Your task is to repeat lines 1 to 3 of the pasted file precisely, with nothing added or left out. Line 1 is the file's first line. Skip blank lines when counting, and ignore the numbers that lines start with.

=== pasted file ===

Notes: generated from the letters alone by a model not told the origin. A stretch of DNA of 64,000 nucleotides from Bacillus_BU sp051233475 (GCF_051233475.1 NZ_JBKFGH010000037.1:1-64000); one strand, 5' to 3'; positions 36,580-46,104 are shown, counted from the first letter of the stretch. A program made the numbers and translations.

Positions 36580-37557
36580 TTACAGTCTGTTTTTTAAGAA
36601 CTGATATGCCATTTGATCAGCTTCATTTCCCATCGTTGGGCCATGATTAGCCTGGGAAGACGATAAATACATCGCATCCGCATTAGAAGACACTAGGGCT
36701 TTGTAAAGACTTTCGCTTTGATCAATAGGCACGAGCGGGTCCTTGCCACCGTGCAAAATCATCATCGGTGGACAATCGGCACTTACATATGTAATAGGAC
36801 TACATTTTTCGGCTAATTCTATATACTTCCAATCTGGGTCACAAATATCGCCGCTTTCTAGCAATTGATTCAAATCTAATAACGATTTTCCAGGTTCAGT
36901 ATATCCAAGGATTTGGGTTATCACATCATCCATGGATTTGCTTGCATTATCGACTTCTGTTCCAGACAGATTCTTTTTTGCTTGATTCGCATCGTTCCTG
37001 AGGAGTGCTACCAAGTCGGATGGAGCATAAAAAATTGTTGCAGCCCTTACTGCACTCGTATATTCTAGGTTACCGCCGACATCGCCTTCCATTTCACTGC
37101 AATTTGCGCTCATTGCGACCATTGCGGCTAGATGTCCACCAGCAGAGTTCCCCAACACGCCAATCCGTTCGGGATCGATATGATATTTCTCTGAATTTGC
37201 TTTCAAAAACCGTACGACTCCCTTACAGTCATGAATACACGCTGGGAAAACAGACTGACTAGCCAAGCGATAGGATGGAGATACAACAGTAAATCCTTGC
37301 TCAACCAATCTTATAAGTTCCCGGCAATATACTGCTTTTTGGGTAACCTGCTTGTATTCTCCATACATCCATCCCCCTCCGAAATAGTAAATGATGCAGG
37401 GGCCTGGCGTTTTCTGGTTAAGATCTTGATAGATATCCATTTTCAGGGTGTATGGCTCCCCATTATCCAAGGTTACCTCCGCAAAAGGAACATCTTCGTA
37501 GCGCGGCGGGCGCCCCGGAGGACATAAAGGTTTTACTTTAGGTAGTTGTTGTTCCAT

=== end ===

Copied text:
Notes: generated from the letters alone by a model not told the origin. A stretch of DNA of 64,000 nucleotides from Bacillus_BU sp051233475 (GCF_051233475.1 NZ_JBKFGH010000037.1:1-64000); one strand, 5' to 3'; positions 36,580-46,104 are shown, counted from the first letter of the stretch. A program made the numbers and translations.

Positions 36580-37557
36580 TTACAGTCTGTTTTTTAAGAA